It all started with Heavy Rain. Or, rather, it all started with the fact that I wasn't rushing to play Heavy Rain. My lack of interest in Quantic Dream's interactive drama title for the Sony PlayStation 3 led to a few of my Kombo co-workers wagering on whether or not I'd enjoy the game if I were to play it. This led to my friend Keri Honea lending me a copy of the game, and then the challenge was on. It took me about a month of on-again, off-again play, but I eventually finished the adventure and delivered my summation (more on that on a future episode of Power Button). It seemed only fair to me, however, that I issue a challenge of my own back at Keri, and since she'd never played Valve Software's Portal, the choice was obvious. She started on the Microsoft Xbox 360 version of Chell's quest, but as she notes on her new blog Gaming Succubus, GLaDOS got the better of her.
For the first 14 chambers, I loved it. I loved how it challenged me to think outside of typical space dimensions and solve crazy puzzles. I loved the hilarious depictions of warnings (as shown above). The computer taunting you the entire way is also quite humorous. I can’t decide if my favorite line from it was “If you die, you will be…missed,” or “At the end, we will celebrate with cake.” I 100% appreciate what the game is and why it has such a massive fan following. It’s creative, it’s humorous, and it forces you to be clever.
However, one technique of the game has utterly frustrated me to the point of possible no return. In Chamber 15 (Chapter 7), you have to master the art of double flinging, meaning while you’re falling through one portal, immediately blast another portal where you will land so that you will have enough momentum to launch you past obstacles. I was able to figure out the technique at the first instance, but I nearly threw my controller at the TV with the next one. I couldn’t get Chell to face the right direction while falling and blast a portal where she would actually land. Somehow I always landed to the left or above my landing portal. I think it has a lot to do with the fact that I never play anything in first-person POV, so I have had a hard time getting used to not “seeing” my character, only seeing what’s in front of me, and general aiming. I had flashbacks to college where I couldn’t walk through a simple doorway in GoldenEye 64.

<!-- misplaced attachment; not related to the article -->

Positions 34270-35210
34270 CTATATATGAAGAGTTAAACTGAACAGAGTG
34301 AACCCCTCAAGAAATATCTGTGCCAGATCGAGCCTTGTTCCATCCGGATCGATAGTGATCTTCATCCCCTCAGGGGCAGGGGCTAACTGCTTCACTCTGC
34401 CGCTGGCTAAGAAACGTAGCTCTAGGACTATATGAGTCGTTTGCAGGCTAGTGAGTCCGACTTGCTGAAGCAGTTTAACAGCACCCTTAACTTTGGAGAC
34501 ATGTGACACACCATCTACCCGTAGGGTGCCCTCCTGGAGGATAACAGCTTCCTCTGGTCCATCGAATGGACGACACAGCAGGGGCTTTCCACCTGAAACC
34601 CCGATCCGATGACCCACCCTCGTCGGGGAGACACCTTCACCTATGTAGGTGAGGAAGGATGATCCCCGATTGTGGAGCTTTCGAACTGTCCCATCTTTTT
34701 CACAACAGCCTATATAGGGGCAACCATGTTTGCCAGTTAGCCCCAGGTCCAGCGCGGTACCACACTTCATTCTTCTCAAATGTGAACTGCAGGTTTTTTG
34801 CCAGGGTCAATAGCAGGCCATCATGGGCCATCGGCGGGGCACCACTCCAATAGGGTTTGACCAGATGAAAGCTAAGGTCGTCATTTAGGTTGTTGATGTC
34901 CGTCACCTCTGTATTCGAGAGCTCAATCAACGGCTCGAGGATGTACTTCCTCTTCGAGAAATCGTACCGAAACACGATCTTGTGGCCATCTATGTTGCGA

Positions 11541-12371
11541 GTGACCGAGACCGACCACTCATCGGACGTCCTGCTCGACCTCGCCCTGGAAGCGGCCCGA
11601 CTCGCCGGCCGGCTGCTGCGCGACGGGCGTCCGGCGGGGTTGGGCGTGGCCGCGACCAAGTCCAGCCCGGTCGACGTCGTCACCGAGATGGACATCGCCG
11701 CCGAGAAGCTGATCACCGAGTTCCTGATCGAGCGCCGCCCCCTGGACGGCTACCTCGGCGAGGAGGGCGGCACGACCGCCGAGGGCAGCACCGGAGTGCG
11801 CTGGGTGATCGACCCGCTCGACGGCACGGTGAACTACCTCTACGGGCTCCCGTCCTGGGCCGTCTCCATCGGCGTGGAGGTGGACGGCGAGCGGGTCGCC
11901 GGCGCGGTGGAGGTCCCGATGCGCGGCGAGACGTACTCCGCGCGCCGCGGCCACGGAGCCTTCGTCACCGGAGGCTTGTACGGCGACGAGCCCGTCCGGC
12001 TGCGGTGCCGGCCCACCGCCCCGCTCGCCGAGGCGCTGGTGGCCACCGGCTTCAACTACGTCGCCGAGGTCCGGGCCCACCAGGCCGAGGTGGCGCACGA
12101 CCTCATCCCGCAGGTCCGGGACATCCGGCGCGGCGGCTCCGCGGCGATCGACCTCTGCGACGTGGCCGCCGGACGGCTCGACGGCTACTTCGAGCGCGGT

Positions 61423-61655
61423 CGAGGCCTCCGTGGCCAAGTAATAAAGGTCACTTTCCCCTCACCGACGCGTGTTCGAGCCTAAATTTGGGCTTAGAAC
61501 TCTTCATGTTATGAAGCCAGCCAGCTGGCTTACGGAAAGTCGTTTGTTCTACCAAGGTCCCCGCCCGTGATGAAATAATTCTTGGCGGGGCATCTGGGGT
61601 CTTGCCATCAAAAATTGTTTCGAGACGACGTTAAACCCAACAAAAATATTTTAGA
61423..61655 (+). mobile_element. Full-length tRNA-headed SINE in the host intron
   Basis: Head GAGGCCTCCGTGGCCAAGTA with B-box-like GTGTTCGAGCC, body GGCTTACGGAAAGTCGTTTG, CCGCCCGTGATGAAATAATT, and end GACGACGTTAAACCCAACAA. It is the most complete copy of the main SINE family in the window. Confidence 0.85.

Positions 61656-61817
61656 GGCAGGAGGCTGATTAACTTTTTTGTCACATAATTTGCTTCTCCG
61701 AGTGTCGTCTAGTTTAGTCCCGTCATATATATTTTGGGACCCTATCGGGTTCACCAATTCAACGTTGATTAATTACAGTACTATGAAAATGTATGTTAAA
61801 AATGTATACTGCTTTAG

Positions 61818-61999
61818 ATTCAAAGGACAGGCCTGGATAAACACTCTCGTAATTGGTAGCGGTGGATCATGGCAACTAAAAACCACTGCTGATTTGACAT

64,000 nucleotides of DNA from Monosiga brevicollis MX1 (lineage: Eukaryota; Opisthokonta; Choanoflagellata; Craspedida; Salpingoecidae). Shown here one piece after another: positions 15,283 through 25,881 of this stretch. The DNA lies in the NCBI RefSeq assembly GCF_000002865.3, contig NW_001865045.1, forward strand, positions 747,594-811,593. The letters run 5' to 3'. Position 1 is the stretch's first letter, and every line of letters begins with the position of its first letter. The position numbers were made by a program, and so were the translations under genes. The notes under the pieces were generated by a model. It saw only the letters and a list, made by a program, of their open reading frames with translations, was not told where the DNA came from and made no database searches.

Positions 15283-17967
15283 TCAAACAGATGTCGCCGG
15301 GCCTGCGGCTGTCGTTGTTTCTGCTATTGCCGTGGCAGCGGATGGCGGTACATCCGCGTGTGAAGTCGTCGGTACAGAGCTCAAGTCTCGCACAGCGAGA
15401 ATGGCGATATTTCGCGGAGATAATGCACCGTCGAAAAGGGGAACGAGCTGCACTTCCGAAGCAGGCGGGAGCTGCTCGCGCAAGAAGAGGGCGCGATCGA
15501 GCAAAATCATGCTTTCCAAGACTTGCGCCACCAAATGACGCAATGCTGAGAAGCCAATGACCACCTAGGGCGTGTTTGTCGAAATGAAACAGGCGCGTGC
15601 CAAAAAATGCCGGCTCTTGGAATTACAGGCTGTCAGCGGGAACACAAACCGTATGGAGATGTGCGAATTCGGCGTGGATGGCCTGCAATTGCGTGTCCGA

I always felt like I was getting close to mastering it, but after 15 tries and failures, it stopped being fun. And yes, I need games to be fun, whether they are fun with gameplay or fun with story. I need that to continue. And Portal sadly didn’t have it. I may try again another time, but with my huge stack of games glaring at me, it’s time to move on and not spend additional time with a game that right now is not fun for me.
She was so close to the end! It's a shame that she's decided to move on, but perhaps she'll revisit it someday to see the shocking finale. In the meantime, we've issued additional challenges to one another. She's going to give Paper Mario: The Thousand-Year Door and Super Mario RPG for the Nintendo GameCube and Super NES respectively her attention next, while I'm going to make time for Professor Layton and the Curious Village for the Nintendo DS and the original Kingdom Hearts for the Sony PlayStation 2. The whole point of this exercise is to open ourselves up to new gaming horizons that we've otherwise overlooked, but who says the journey can't be a little fun, too?